Peter Reintjes, B.S.​


Peter Reintjes has worked for many years on the automation of complex and repetitive laboratory processes using a variety of technologies, including lower-cost computational systems such as micro-controllers, single-board Linux-based computers, and 3D printing technology, and open-source scientific-software tools such as Python, OpenCV, and Prolog. By exploiting developments in low-cost computation and sensor technology, he builds customized, high-throughput platforms for research environments with orders-of-magnitude lower cost. Moreover, these platforms are flexible alternatives to more expensive equipment which is not easily modified or integrated.

His career has been one of highly interdisciplinary work in research organizations. He has simply been too busy to pursue an advanced degree.  Had he found the time, his Ph.D. would have been at the nexus of electronics, software engineering, and molecular biology – happily, the pursuits in which he is engaged today.

His first publication on electronic design dates from his sophomore year in college. In the next year, he was employed by the University of North Carolina at Chapel Hill Department of Computer Science to build computer-graphics devices used by graduate researchers for protein-crystallography visualization. After earning his undergraduate degree in physics, he developed micro-code for a new Data General computer. Two years later he was offered a research position at the Microelectronics Center of North Carolina. His work there eventually led to a position as a Visiting Scientist at IBM’s T. J. Watson Research Center. Before this fellowship was completed, he was offered and accepted a staff position at the Watson Research Center.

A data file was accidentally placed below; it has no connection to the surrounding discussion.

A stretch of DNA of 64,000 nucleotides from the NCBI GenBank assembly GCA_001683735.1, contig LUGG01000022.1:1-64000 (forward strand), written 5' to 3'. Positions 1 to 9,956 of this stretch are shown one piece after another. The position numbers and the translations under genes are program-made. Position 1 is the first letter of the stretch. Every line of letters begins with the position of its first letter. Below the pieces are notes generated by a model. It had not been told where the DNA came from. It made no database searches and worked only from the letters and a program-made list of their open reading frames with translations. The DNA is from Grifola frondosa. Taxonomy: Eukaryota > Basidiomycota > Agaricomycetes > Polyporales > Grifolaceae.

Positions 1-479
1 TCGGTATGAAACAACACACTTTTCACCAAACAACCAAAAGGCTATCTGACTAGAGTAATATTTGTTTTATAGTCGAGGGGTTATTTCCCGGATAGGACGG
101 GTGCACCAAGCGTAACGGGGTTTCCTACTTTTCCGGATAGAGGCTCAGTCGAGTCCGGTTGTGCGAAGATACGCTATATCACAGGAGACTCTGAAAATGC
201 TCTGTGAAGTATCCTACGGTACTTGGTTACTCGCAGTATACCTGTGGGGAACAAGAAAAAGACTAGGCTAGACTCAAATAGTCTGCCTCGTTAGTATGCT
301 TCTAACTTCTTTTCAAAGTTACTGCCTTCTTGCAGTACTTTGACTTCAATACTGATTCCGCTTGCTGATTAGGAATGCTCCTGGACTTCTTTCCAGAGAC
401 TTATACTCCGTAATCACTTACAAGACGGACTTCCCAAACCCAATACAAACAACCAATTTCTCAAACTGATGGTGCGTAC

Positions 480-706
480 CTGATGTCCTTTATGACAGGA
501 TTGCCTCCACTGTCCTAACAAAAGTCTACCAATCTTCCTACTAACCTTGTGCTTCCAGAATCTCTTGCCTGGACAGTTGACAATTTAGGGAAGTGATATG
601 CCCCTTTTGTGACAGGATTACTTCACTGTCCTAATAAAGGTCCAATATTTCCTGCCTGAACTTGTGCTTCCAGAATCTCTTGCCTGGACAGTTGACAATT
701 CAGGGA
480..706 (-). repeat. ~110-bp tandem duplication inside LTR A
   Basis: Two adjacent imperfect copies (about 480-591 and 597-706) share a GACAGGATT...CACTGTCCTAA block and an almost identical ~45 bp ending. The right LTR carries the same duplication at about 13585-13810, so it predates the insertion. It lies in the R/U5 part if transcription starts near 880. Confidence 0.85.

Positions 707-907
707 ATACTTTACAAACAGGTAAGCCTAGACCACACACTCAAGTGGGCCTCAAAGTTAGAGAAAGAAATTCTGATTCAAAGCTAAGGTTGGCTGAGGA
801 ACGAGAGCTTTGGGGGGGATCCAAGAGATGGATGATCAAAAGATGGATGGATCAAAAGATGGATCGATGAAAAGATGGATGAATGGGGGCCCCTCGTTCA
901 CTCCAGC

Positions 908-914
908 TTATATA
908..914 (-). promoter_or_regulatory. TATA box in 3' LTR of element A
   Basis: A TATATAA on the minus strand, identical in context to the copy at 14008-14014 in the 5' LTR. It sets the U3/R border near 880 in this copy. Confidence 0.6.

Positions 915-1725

Peter finds at Innatrix the perfect stage for his expertise in the design of electronic systems, software development in application, database, networking, and systems programming on UNIX/Linux and Windows platforms, as well as for his machine-shop experience fabricating devices from aluminum, stainless steel, wood, and plastic. This allows for the opportunities to contribute to his life-long interest in protein-structure research.

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